Parsing. Earley Parsing. Laura Kallmeyer. Winter 2017/18. Heinrich-Heine-Universität Düsseldorf 1 / 39

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1 Parsing Earley Parsing Laura Kallmeyer Heinrich-Heine-Universität Düsseldorf Winter 2017/18 1 / 39

2 Table of contents 1 Idea 2 Algorithm 3 Tabulation 4 Parsing 5 Lookaheads 2 / 39

3 Idea (1) Goal: overcome problems with pure TD/BU approaches. Earley s algorithm can be seen as a bottom-up parser with top-down control, i.e., a bottom-up parsing that does only reductions that can be top-down predicted from S, or a top-down parser with bottom-up recognition 3 / 39

4 Idea (2) At each time of parsing, one production A X 1... X k is considered such that some part X 1... X i has already been bottom-up recognized (completed) while some part X i+1... X k has been top-down predicted. As in the left-corner chart parser, this situation can be characterized by a dotted production (sometimes called Earley item) A X 1... X i X i+1... X k. Dotted productions are called active items. Productions of the form A α are called completed items. 4 / 39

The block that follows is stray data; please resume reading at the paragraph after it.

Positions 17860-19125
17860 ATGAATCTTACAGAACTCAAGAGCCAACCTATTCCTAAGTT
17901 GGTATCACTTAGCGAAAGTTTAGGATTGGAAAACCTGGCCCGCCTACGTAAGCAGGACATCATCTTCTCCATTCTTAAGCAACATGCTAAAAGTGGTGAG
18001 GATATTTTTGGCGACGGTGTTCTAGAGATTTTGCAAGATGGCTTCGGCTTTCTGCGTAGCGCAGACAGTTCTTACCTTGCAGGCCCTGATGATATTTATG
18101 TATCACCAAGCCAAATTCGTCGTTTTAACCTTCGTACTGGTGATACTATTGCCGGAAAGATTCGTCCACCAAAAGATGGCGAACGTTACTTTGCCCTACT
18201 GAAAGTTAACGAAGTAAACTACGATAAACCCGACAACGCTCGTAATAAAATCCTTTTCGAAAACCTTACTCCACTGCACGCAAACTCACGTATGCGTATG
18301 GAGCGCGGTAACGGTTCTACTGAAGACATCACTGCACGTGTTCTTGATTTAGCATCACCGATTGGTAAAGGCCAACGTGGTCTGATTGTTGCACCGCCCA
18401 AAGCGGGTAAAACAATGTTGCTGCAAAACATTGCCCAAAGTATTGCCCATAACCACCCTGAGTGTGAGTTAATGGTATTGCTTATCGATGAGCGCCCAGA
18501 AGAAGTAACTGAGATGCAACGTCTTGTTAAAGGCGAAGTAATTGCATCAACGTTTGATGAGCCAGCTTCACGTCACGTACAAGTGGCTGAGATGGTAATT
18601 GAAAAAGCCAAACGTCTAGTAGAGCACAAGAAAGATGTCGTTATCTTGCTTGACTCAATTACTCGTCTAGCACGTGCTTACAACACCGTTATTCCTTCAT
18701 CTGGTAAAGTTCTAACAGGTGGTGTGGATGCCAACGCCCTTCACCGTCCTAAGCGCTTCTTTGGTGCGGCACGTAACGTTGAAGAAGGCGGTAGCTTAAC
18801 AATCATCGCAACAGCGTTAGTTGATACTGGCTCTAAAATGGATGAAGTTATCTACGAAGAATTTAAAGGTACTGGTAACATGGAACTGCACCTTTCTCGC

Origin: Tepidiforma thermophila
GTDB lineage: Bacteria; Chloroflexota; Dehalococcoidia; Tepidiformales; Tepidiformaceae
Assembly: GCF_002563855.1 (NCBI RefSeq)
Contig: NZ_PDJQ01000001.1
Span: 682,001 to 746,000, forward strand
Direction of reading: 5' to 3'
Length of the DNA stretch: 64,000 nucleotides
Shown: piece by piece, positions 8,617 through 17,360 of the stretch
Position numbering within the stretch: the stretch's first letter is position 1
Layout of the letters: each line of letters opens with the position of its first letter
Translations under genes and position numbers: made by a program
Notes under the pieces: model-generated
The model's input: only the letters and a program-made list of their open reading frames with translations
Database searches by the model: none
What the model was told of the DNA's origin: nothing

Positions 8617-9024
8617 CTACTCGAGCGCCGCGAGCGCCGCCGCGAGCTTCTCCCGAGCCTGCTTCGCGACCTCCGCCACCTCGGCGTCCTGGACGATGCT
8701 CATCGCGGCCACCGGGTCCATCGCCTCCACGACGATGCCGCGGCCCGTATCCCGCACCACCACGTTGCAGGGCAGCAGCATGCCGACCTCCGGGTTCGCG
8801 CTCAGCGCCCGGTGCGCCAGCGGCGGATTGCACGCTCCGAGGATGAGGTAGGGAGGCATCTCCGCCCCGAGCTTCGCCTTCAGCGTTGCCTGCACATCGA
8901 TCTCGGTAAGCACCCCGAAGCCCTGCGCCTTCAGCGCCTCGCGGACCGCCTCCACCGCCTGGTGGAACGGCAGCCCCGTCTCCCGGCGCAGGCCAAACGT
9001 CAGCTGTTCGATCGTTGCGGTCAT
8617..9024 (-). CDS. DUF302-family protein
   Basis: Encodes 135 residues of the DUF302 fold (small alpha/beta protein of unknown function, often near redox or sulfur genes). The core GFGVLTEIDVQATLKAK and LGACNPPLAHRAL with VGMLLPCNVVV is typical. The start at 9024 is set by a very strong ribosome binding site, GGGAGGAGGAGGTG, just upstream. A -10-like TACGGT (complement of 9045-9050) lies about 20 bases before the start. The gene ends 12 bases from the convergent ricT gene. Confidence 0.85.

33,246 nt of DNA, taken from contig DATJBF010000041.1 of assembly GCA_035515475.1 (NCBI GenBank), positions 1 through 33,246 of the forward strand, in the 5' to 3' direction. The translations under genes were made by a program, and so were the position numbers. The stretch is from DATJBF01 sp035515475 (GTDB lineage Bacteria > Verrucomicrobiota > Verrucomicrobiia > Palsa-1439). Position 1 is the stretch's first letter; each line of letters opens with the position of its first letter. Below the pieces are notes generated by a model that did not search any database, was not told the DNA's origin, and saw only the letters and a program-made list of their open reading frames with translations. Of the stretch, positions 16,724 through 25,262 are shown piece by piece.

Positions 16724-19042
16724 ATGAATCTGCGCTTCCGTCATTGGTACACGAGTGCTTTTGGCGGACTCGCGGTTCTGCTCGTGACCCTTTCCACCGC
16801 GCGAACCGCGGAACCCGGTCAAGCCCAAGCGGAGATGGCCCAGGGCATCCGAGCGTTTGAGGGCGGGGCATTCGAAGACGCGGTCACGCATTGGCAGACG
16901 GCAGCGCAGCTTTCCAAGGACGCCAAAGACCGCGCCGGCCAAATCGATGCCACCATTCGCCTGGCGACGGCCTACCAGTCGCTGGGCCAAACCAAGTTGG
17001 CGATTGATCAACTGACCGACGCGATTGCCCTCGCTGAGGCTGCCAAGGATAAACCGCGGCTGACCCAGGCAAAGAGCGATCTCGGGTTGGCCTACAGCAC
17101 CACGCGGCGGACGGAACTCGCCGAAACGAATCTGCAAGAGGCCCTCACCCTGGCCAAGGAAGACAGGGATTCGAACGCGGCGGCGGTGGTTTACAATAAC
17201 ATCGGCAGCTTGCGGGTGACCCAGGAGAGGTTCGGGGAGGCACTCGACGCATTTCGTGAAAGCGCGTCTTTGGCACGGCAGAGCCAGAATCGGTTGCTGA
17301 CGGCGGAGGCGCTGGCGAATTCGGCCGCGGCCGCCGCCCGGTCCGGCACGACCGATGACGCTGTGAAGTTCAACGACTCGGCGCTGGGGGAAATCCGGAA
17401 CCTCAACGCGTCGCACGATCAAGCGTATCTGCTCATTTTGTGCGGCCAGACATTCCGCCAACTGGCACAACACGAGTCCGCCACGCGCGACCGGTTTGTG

5 Idea (3) The Earley parser simulates a top-down left-to-right depth-first traversal of the parse tree while moving the dot such that for each node first, the dot is to its left (the node is predicted), then the dot traverses the tree below, then the dot is to its right (the subtree below the node is completed) Each state of the parser can be characterized by a set of dotted productions A X 1... X i X i+1... X k. For each of these, one needs to keep track of the input part spanned by the completed part of the rhs, i.e., by X 1... X i. 5 / 39